After the Civil War, millions of now free black were without healthcare.
“There was a need for black physicians, black healthcare providers, black dentists, black nurses, black pharmacists,” said Dr. Anita Moncrease, physician and historian.
It posed a huge problem considering blacks were often denied medical education, but to solve it various religious organizations, black physicians and even the government made efforts to address the issue.
“Schools were being opened to educate black people, so that we could go back and treat our communities,” said Dr. Kimberly Brown, Emergency Medicine physician.
Tennessee opened a total of six black medical schools to train black physicians, surgeons, dentists and pharmacists. Some schools even taught law. Two black medical schools opened in Memphis.
“Hannibal opened in 1889. It closed in questionable 1893/96,” said Dr. Moncrease.
Due to its founder, Dr. Tarleton Cottrell’s questionable credentials, the faculty and reputation, Hannibal Medical College struggled to stay open.
“Hannibal has the reputation for being a diploma mill where people can just sign up for classes. Nobody is teaching the classes. After just two years, they can get a diploma and say that they’re a doctor,” said Dr. Moncrease.
In 1900, Dr. Miles V. Lynk opened the second school called the University of West Tennessee in Jackson. It became so successful, the school moved to Memphis.
“Dr. Lynk really had a great vision of seeing how he should bring those physicians of color together,” said Dr. LaTonya Washington, physician and President of the Bluff City Medical Society.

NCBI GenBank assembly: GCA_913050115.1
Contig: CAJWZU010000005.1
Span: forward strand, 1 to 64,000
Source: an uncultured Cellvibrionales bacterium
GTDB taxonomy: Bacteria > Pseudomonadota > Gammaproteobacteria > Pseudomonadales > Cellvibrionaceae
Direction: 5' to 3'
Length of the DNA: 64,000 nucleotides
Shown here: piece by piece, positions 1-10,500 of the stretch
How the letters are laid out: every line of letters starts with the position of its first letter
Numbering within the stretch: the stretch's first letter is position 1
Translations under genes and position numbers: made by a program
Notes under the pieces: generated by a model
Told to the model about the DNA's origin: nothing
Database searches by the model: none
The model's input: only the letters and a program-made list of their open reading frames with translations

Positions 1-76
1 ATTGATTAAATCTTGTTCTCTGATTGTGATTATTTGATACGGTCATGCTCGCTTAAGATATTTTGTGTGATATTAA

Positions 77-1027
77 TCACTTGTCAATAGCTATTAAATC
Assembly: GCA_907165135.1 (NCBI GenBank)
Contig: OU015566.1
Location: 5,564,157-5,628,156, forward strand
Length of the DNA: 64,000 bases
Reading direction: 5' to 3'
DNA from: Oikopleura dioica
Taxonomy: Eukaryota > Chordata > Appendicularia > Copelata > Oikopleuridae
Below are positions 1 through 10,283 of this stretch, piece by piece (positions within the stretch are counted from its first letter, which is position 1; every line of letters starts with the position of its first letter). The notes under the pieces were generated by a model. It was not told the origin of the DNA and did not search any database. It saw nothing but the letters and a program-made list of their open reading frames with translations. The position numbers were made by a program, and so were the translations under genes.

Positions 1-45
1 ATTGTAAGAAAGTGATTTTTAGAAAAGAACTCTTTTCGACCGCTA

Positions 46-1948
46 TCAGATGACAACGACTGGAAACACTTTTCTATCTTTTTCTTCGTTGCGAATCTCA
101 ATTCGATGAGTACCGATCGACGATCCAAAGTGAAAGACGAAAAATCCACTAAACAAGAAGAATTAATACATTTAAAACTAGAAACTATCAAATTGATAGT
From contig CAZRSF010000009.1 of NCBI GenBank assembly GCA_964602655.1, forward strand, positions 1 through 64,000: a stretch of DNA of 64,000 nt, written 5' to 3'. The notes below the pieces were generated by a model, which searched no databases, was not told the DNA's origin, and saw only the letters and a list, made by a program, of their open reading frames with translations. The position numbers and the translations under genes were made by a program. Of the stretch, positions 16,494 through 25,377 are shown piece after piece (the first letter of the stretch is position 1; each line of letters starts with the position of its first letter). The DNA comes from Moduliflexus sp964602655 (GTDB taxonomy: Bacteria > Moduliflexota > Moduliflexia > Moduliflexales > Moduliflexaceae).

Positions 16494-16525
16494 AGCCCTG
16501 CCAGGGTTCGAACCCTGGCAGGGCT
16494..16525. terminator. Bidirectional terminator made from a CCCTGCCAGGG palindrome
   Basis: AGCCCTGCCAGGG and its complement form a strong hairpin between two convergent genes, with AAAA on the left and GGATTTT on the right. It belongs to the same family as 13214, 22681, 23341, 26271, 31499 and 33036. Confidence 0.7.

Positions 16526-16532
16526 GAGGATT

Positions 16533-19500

Dr. Lynk’s started a medical journal, the National Medical Association and the Bluff City Medical Society which still runs today.
“Really Bluff City came about because a lot of the other local medical societies in the Memphis area and even nationally would not allow African American physicians to be a part of the organization,” said Dr. Washington.
The school closed in 1923 after a report written by Abraham Flexner. He was commissioned by the Carnegie Foundation to survey medical schools across the country and see which could continue their operation. Flexner urged people to not financially support the University of West Tennessee as well as four other black medical schools.
“It’s just amazing to me how strategic things have been over time to suppress black people more specifically black health, black physicians, black nurses, pharmacists things like that. We really had to overcome even after we’d been emancipated from slavery to make sure that we’re able to take care of each other,” said Dr. Brown.
There were a total of 19 black medical schools that opened in the United States between 1868 and today. Now, only four remain.